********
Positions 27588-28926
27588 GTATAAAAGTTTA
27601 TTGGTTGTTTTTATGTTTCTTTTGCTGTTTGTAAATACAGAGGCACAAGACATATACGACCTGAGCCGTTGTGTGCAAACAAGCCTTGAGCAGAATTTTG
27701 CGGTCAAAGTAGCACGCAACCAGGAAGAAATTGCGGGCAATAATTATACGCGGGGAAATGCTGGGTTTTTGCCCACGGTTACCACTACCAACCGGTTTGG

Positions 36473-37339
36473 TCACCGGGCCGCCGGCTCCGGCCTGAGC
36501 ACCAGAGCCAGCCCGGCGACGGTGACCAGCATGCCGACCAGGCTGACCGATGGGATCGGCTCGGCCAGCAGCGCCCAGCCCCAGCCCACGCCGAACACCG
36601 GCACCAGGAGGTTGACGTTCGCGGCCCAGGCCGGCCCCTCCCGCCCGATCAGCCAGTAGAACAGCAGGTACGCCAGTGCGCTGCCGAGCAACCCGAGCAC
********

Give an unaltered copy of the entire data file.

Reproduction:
Positions 27588-28926
27588 GTATAAAAGTTTA
27601 TTGGTTGTTTTTATGTTTCTTTTGCTGTTTGTAAATACAGAGGCACAAGACATATACGACCTGAGCCGTTGTGTGCAAACAAGCCTTGAGCAGAATTTTG
27701 CGGTCAAAGTAGCACGCAACCAGGAAGAAATTGCGGGCAATAATTATACGCGGGGAAATGCTGGGTTTTTGCCCACGGTTACCACTACCAACCGGTTTGG

Positions 36473-37339
36473 TCACCGGGCCGCCGGCTCCGGCCTGAGC
36501 ACCAGAGCCAGCCCGGCGACGGTGACCAGCATGCCGACCAGGCTGACCGATGGGATCGGCTCGGCCAGCAGCGCCCAGCCCCAGCCCACGCCGAACACCG
36601 GCACCAGGAGGTTGACGTTCGCGGCCCAGGCCGGCCCCTCCCGCCCGATCAGCCAGTAGAACAGCAGGTACGCCAGTGCGCTGCCGAGCAACCCGAGCAC